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Peril in pickup hoops

Once a friendly game of basketball is being now called 'high risk'

Once a friendly game of basketball is being now called 'high risk'

March 09, 2009|By SAM MCMANIS / Sacramento Bee

Coming late to lunchtime pickup basketball at a recreation center in Sacramento, Calif., Peter Castles had plenty of time to gird himself for a game.

Amid the squeak of sneakers on the hardwood floor, the grunts and the shouting, heavy breathing and flying elbows on the court, the 43-year-old unzipped his duffel bag and went to work.

Out came his black Rolling Stones tour T-shirt, frayed where the sleeves were cut off. Then came the black, ankle-high socks (two pairs to prevent blisters) and his shiny, black, high-end Adidas hightops - veritable Cadillacs for the feet. Finally, he reached deep and snagged his black mouth guard, which he nervously chewed on while watching the rhythmic hustle and flow of the action.

No need to ask why Castles wears the mouth guard. Dark holes where his right incisor and canine formerly maintained residence make it gapingly obvious whenever he smiles. Awaiting dental implants, Castles thinks the missing teeth serve as a good war story to share with fellow weekend (and weekday) hoops warriors.

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"A guy roundhouse-punched me in a pickup game a long time ago - friend of mine, too," Castles says. "Disputed call."

Yeah, it can be a little rough out there on the courts and playgrounds - even in "friendly" pickup games.

Basketball, once considered a finesse game, now is listed as a "high-risk" sport by the National Athletic Trainers Association. The American Academy of Orthopaedic Surgeons ranks the sport as the one that causes the highest number of injuries, with more than 1.6 million incurred annually - easily "outhurting" second-place cycling.

And yet, hoopsters play on, well into middle age. Pickup basketball now is the sport of choice for the occupant of the White House (no more brush clearing and mountain biking).

Just as runners and cyclists consider their activities "lifelong sports," so do pickup basketball players. As long as ibuprofen and ice are handy, there's no way they are going to let injuries stop them - be they minor (pulled hamstring) or major (anterior cruciate knee ligament tear).

"My body's breaking down," Castles says. "Doctors tell me to rest and stop playing. That's not gonna happen. I know that my pickup career will end someday with something catastrophic. But I've got a hoops addiction. I can't give it up."

Castles' teeth are hardly the only casualties of his two decades of playing pickup basketball. Far from it. There was that bout of plantar fasciitis in his arch, tough to shake. Pulled calf muscles sometimes nag him. And doctors tell Castles he has a degenerative left hip - "I can feel it pop and tweak out there," he says - that eventually will need surgery.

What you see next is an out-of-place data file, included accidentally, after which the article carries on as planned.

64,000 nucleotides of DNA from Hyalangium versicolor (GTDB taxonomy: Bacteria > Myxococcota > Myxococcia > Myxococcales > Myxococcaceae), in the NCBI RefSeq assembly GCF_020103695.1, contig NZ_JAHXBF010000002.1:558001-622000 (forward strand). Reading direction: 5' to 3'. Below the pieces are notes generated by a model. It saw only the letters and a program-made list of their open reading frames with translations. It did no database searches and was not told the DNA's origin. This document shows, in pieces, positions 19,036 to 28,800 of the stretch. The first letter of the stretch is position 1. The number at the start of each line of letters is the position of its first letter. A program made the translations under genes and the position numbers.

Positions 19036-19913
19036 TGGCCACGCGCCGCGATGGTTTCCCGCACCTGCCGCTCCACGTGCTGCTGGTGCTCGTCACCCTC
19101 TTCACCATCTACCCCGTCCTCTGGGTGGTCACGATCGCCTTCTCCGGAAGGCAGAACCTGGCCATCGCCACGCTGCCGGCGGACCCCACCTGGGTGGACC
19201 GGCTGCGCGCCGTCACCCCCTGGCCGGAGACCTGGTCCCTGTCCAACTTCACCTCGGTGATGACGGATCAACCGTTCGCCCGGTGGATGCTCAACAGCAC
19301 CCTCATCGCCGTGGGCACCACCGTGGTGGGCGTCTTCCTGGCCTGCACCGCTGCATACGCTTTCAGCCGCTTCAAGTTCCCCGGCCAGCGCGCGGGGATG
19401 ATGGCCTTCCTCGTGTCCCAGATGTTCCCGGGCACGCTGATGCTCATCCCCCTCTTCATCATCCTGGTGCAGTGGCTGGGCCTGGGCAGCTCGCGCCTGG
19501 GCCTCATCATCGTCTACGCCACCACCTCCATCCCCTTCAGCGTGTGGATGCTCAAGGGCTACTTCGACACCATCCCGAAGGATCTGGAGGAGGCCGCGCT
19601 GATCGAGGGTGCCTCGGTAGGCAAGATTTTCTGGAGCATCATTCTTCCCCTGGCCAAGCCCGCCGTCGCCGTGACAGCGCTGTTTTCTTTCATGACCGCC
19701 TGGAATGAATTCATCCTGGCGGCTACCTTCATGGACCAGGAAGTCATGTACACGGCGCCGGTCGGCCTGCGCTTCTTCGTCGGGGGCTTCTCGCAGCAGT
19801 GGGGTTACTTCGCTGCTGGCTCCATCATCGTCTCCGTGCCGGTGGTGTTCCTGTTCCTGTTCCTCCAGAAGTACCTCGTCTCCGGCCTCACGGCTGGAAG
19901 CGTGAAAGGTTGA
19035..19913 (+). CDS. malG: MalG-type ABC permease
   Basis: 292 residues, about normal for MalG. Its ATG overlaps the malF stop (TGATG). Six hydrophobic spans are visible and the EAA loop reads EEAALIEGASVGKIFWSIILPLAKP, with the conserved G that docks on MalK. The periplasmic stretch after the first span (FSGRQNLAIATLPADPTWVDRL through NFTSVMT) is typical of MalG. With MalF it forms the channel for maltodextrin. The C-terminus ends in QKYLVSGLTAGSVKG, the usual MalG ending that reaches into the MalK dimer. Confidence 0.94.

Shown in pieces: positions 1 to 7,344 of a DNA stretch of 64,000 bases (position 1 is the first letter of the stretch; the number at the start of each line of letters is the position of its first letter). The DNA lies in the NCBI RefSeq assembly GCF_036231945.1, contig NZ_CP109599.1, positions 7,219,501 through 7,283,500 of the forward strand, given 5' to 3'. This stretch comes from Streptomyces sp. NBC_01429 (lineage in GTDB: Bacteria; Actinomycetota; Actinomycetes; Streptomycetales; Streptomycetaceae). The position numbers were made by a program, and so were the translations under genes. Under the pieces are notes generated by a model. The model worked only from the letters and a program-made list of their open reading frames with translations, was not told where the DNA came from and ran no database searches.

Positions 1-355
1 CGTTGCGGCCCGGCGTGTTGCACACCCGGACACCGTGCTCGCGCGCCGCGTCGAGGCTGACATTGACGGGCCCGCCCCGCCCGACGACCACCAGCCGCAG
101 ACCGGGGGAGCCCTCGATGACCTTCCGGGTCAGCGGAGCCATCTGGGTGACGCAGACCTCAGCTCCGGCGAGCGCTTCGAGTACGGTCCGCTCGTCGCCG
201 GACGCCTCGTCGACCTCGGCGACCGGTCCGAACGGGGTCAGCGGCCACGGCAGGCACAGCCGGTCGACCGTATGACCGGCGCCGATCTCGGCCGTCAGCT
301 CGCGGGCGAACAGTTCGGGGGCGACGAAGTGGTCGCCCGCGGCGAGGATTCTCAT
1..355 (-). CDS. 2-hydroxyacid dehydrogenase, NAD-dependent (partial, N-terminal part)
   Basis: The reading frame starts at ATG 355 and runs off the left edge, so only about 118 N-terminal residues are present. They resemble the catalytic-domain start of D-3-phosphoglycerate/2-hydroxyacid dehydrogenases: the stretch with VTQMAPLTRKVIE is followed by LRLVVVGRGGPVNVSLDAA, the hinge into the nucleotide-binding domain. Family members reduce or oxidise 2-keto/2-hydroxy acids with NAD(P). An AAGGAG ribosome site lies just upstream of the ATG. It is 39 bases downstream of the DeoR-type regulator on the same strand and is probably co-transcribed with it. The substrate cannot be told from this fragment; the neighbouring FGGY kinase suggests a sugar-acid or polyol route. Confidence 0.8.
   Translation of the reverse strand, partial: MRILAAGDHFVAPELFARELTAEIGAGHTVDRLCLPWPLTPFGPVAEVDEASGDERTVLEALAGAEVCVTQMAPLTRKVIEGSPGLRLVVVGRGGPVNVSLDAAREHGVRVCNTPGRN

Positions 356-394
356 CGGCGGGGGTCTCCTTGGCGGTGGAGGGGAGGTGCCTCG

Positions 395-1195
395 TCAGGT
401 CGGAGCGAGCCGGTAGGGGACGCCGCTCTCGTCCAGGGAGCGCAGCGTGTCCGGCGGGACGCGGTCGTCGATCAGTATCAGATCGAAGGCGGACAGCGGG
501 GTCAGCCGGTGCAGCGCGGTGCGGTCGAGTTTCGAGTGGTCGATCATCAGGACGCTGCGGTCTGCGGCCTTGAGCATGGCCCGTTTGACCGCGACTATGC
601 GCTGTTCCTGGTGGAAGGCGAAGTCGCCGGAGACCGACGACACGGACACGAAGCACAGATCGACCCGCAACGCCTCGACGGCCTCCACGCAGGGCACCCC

Mercifully, his knees have been spared.

"My ankles, too," he says. "I've had only two ankle sprains in 24 years of playing pickup."

So what's Castles' secret for staying injury-free on the court?

A stretching regimen?

Strength training?

Plyometric exercises?

Not really, he says with a shake of his head. Then he jogs onto the court for a new game, with nary a hint at warming up his muscles.

"I stretch, sometimes," he says. "But I should do it more. The doctors say, as you get older, you need to condition yourself at a higher ratio than what you'll be exerting to avoid injury. But, for me, I only have so much time for exercise, and I want to play."

Contrast Castles' pregame warm-up with that of another 40-something regular - Norm Ng, who when asked about his hoop history says modestly, "I've played a little ball in my day."

Ng says it's important for players of a "certain age" to take care of themselves and adjust their games accordingly.

"Mentally, you still think you're in your 20s," he says. "But you notice you're a step slower. But if you don't stay in shape, you're going to feel it out there.

"When I was younger, I played a lot harder, really went after it. You tend to get more injuries going like that. And if you're not in great shape, you'll get banged up pretty good. I don't know if I'm any smarter now, but I do stretch at home.

"You've got to work out your back, lower ab muscles, calves. I'd highly recommend that to anyone, no matter your age."

Ng's philosophy is echoed by everyone from sports-medicine specialists to physical therapists to coaches.

"Injuries have a higher incidence in the untrained athlete or weekend warrior, because their bodies are not specifically trained for the intensity of the game," says Sacramento physical therapist Billy Martinez. "We see injuries occur from player contact, knee and ankle injuries from landing awkwardly, landing on another player's foot, planting the foot to change directions, or not wearing the correct shoe."

The most serious injuries, according to Dr. Meredith Bean, a sports-medicine specialist at Kaiser Permanente's South Sacramento Medical Center, are ACL knee tears and Achilles tendon ruptures.

"Especially in the Achilles," she says. "The elasticity of the (tendon) collagen decreases with age. Things tighten up. And then you get muscle fatigue and we can see ruptures."

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